However, there were two impediments to the school’s completion. Firstly, the estimated cost for building with all fittings and other expenses was £506 10s 0d and although subscribers had been generous, there was a shortfall of £106 15s 0d. As the building work had already begun, Revd Gedge decided to cast his net wider by sending out begging letters to principal inhabitants in neighbouring villages. His argued that Bildeston, as central to other settlements that only had dame schools, it was a suitable location ‘for a model school for education of children of higher class as well as those of the poor’. In 1853, the new school was opened where 100 pupils were to be taught according to tenets of the Church of England as a National School. Built in red brick with ornamental relief in white brick and a slate roof, it contained front and back entrance lobbies and two parquet-floored classrooms that could be sub-divided with folding partitions.
Removing an unwanted tenant
As Henry Hobart was now renting School House, there was no official accommodation for the newly-appointed master. On behalf of the School Trust, Revd Gedge set about solving this second problem by taking Henry to court to recover the building. The court found that he had been adversely occupying the premises and gave him two months to find himself and his family another dwelling. Soon after, Thomas Butterby, certificated schoolmaster formerly of Liverpool, moved in. The timber-frame of School House was rendered and the front over-hanging upper storey had been under built in red brick. On the ground floor, there was an entrance hall with brick parquet floor, sitting and dining rooms, an inner hallway with stairs and a kitchen. Above were four bedrooms and the roof was tiled.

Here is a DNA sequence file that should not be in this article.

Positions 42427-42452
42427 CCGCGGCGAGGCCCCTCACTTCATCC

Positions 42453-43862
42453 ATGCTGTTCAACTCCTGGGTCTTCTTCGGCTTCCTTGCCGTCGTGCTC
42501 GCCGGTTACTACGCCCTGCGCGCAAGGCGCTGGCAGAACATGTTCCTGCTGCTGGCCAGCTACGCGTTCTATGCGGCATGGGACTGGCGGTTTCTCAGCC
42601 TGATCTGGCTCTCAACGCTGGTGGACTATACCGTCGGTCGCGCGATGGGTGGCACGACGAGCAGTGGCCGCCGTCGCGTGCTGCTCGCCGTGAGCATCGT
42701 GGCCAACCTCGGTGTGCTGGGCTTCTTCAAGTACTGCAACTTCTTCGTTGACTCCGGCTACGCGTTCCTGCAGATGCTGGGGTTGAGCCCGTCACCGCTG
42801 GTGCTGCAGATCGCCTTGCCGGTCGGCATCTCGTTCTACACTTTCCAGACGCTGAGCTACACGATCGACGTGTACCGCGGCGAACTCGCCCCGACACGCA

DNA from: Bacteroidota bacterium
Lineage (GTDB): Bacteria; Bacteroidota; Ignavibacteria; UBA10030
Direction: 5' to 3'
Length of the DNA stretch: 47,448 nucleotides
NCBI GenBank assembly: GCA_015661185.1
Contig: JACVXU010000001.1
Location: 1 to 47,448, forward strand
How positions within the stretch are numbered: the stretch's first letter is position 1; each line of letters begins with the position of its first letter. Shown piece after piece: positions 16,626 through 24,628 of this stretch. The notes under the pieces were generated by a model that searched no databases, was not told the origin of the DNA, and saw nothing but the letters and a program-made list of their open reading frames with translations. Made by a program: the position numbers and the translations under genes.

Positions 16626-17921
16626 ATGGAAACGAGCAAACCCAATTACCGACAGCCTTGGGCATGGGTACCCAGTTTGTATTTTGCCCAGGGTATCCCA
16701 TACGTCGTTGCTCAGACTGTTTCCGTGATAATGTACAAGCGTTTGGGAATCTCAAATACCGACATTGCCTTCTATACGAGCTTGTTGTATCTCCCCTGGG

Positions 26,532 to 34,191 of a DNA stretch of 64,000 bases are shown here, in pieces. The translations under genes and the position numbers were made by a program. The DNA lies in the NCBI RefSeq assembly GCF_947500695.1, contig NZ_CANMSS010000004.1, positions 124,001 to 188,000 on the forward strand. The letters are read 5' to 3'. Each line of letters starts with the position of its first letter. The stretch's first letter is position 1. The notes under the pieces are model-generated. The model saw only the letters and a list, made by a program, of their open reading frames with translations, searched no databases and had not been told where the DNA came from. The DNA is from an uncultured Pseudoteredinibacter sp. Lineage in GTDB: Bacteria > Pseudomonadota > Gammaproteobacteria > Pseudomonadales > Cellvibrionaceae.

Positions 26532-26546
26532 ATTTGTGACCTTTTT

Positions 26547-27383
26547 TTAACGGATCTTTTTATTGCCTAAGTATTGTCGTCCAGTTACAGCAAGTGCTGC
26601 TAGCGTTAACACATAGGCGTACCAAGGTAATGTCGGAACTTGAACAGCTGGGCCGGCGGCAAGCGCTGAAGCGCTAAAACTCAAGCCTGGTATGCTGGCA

Managing the school
Although the school building and its site were still owned by Bildeston School Trust made up of the rector and churchwardens, in 1876, running the school was transferred to Bildeston School Board. Financial support came from local benefactors, an annual government grant of £5, rent from other charity property in the village, sales of books and from pupils’ pence, which brought in about £44 annually, with infants paying one (old) penny per week and older pupils two (old) pennies. This charge would have still excluded children of Bildeston’s poorest families from receiving education.